Joy At Large

6 Months

One, Two, Three, Four, Five, Six. 

Six months ago, I set myself on a self-directed learning journey which opened like this: 

"Joy at Large is a play on a previously held moniker. I left my job to be 'at large'; to create and hold space to learn, unlearn, and relearn. What I'm about to share is largely led by my omnivorous interests with the aim of gleaning insights that could help make a contribution to a person, team, organisation, and hopefully as much of humanity. What this exactly means is still work-in-progress."

Spring-boarding from Anthemis armed with a piece of advice to "go wide" exploring while being kind to myself, my interests stacked up into a series of themes I call Projects. In the spirit of sharing my learnings, a quick go-pro reel overviewing where, what, how, why, next steps for each project below. Feel free to ask more, comment, share your views.


Project Flow

This one was about learning and practicing facilitation: design, facilitation, scribing. I am hugely grateful to be trained and guided by an excellent mentor.

Facilitation outside my known sphere means something (very) different to different people. Thus, the questions I took to every conversation in the first few months were i) what is facilitation and ii) can I see it in action? It has emerged as a verb, a function, timekeeping, a printed wad of instructions, playing game master, all of which constituted elements of the craft. They are useful modules, just as facilitation in brainstorming, scribing, improvisation, conflict resolution, movement serves purposes unique to each objectives. Coaching, behavioural psychology, visual thinking, workshop design, reading widely for lateral metaphors to use as workshop frameworks (read: Switch), modular exercises (read: Thinkertoys and Group Genius), tools in card form like Clarity, Oblique, Empathy decks have been fun to experiment with; the metaphysical layer, including seeking root motivations, balancing ethics, abstraction, conceptualising, synthesis, are emotionally, intellectually, creatively fulfilling discernments to hone.

Next steps: The focus of my training follows the MG Taylor methodology, or ASE as its twin sibling is known by. EY calls this rose by another name, but the process is pretty much the same aside from slight cosmetic tweaks. Leaping the Abyss is a brave attempt to put the full process in writing (more about this in the Library). Facilitation is a poor name to cover its full scope which draws from design and pedagogical principles by experience in architecture and accelerated learning. Notably, coaching (read: deep listening) has been an invaluable tool on every level. 2017 will see an expansion of facilitation repertoire, and hopefully to a point where science of design becomes an intuitive art.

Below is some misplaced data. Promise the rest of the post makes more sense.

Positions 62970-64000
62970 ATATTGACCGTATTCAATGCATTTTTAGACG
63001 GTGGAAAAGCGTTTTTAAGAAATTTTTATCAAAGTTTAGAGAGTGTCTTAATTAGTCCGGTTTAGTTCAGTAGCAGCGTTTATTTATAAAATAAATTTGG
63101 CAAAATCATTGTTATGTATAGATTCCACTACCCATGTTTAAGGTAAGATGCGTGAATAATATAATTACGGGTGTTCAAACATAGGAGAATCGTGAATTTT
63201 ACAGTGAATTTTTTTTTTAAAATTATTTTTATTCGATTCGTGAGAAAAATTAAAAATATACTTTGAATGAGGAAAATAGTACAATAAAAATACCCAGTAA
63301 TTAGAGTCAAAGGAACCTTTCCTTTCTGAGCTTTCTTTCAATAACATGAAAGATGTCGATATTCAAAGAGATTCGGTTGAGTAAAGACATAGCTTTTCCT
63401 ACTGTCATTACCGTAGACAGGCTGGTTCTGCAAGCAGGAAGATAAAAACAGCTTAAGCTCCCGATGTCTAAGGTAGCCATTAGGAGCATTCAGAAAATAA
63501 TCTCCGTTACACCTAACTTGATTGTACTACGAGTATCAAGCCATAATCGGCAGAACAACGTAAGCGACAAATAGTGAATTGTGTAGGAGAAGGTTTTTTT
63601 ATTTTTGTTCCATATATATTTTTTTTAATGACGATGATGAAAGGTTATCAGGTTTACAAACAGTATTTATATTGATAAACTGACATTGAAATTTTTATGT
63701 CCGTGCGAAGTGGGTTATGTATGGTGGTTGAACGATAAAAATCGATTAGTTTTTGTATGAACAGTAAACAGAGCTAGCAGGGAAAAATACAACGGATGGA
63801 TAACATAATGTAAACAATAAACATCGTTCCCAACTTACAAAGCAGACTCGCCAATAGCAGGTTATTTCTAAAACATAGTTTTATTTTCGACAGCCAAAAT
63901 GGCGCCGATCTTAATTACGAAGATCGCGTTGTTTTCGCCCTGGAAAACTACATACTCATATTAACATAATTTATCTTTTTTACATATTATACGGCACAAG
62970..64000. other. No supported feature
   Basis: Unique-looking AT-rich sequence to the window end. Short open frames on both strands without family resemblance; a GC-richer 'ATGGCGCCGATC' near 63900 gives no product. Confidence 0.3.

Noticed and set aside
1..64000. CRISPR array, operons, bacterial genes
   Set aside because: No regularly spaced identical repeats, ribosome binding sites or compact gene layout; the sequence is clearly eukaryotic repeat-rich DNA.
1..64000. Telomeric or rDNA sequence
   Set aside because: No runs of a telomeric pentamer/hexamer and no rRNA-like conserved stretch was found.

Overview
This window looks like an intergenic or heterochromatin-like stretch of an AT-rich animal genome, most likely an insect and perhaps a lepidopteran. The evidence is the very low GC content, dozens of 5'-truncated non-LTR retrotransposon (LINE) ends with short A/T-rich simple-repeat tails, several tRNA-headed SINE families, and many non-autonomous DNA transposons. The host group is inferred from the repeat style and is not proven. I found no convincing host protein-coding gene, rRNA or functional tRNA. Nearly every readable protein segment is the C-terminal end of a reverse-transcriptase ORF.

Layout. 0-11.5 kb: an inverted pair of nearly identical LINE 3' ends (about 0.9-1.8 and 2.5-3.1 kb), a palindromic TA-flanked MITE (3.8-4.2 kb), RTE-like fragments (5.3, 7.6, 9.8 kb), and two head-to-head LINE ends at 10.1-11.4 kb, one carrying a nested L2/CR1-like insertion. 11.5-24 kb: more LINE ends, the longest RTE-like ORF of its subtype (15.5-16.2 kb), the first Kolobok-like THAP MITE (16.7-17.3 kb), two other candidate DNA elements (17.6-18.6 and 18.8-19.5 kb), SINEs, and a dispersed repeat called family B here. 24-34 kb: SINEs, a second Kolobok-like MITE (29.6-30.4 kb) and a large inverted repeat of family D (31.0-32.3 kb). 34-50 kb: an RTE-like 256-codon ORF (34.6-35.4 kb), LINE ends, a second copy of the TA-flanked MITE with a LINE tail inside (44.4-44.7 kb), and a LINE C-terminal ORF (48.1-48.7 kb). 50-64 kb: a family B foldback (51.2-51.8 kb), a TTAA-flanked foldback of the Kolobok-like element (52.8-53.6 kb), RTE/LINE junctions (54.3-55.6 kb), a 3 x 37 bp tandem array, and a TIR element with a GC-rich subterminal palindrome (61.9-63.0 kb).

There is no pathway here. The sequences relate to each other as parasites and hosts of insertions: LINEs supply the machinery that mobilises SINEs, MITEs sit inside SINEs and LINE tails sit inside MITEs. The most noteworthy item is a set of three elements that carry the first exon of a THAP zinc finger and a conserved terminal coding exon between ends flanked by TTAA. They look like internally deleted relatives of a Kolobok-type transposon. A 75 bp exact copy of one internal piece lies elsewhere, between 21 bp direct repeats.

Project Pay It Forward

Perhaps a more philosophical subject: one of the most penetrating remarks of 2016 for me was at the Web Summit. Eileen Burbidge was on a panel with Dave McClure and Justin Kan speaking on the subject of egos the morning after Trump was elected to office when she said, I paraphrase, 'in tech we design for inclusivity, but as a community we are insular, and the events of Brexit and Trump are telling us something we would be foolish to ignore.'

Project Pay It Forward put the question of 7.4 billion people in perspective; as one of this many people on our planet, what is my contribution to humanity? 'Impact', 'social impact' are still loosely defined terms, like 'facilitation', carrying a breadth of meaning amongst several groups: always clarify. Benefitting from others' retrospect, a framework emerged which portraits how we wish to give back: immediacy vs. scale, depth vs. breadth, complexity of systems, community types, ability to catalyse change, engagement models. The quintessential question is 'why': what assumptions are you making about needs and your relationship with them. I was accosted with 'why do you care' at the start of my journey, which served me well as I dipped into various levels of organised work on social impact.